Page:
Nor do the pair divide household labor according to traditional roles. Instead, they decide who can get a job done fastest. That means Le stays out of the kitchen but takes care of the lawn, the finances and the bill-paying. A live-in housekeeper cleans and helps take care of the boys, a strategy Le describes as using money to "buy time" hiring someone to do chores that would otherwise take time away from family activities.
Most of all Le said she doesn't look back on anything she's done with regret. "Women always feel guilty," she said. But "my kids are healthy, doing well in school, are well-mannered and well-read, write and speak Vietnamese," something that even stay-at-home moms can't always say about their offspring.
What motivates Le is a drive to succeed that her parents, especially her father, instilled in her. Le was born to middle-class parents in Saigon in 1963, and from childhood she was determined to achieve things that were considered unusual for most women in the Vietnamese culture. Because she was physically the strongest of the family's eight children, Le was chosen to help her father with his transportation business. She reports that she learned lot about business from him.
And it was her father who inspired Le to seek higher education, even though traditional Vietnamese shunned education for women. Her father, who worked for the French government in Vietnam before the war and was influenced by Western culture, dreamed of seeing his three oldest daughters become professionals: a doctor, a lawyer and an engineer. Le said she decided early on that she would be the one to be the engineer. (So did her youngest brother, another EE who also works at TI.)
It was that dream that Le carried with her on her nine-day journey from Vietnam to a refugee camp in the Philippines, and then on to Guam, California and finally Houston, where the family would ultimately settle.
During those early years in the United States Le had to grow up fast, going to school and working at home to help care for her younger siblings and her nephew, who had emigrated along with Le's family. Her father had stayed behind in Vietnam, sending the family to the United States in the belief they'd only be gone a short time. It was three years before he was able to escape, reaching the Thailand border by boat.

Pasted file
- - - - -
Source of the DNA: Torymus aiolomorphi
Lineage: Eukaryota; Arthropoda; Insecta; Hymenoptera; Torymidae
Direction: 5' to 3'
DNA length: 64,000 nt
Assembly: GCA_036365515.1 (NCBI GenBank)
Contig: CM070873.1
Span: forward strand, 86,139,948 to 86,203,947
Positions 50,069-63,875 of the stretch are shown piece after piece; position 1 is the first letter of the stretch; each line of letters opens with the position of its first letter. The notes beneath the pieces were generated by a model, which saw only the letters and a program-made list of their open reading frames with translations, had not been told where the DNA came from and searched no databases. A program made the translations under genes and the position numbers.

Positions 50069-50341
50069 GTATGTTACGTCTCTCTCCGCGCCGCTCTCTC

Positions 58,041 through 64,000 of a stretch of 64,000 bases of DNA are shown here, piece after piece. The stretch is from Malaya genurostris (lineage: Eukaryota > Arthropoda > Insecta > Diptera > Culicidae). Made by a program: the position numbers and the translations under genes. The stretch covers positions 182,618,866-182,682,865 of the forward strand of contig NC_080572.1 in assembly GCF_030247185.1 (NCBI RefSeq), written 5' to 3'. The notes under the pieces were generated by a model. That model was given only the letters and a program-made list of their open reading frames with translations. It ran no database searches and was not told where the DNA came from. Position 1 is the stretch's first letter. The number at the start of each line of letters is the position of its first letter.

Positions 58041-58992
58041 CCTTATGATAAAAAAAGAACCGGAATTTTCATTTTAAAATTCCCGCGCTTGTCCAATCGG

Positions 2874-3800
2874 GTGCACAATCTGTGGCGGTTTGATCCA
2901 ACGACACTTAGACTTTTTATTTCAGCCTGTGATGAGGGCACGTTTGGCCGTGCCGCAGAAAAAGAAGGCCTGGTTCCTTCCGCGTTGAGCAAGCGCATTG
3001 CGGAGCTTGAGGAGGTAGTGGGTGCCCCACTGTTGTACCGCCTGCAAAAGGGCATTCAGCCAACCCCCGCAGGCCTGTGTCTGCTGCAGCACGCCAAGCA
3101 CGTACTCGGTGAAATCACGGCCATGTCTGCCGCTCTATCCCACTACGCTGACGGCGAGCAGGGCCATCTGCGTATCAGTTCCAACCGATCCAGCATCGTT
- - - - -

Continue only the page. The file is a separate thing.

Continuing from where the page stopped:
Challenges don't scare this former refugee who came to the United States eight days before her native country collapsed.
From her days in a U.S. grammar school where she taught herself English so she could move into the appropriate grade, to her rapid rise to the top of the technical ladder at TI, Le has set goals, worked hard and achieved them. She advises others especially young women to do the same.
"Everything starts with a dream," she said, "and you have to think if [engineering] is really what you want to do and if it is what makes you happy."
Asked to identify the two most important days in her life, Le named the day the city of Saigon elected her to receive the moral-education award, a prestigious student honor for her successful study of moral education that she received three days after she turned 11. The other came three days before she turned 37, when she was elected a TI Fellow. Happily her father, the most influential person in her life, was present for both events. He died in 2000.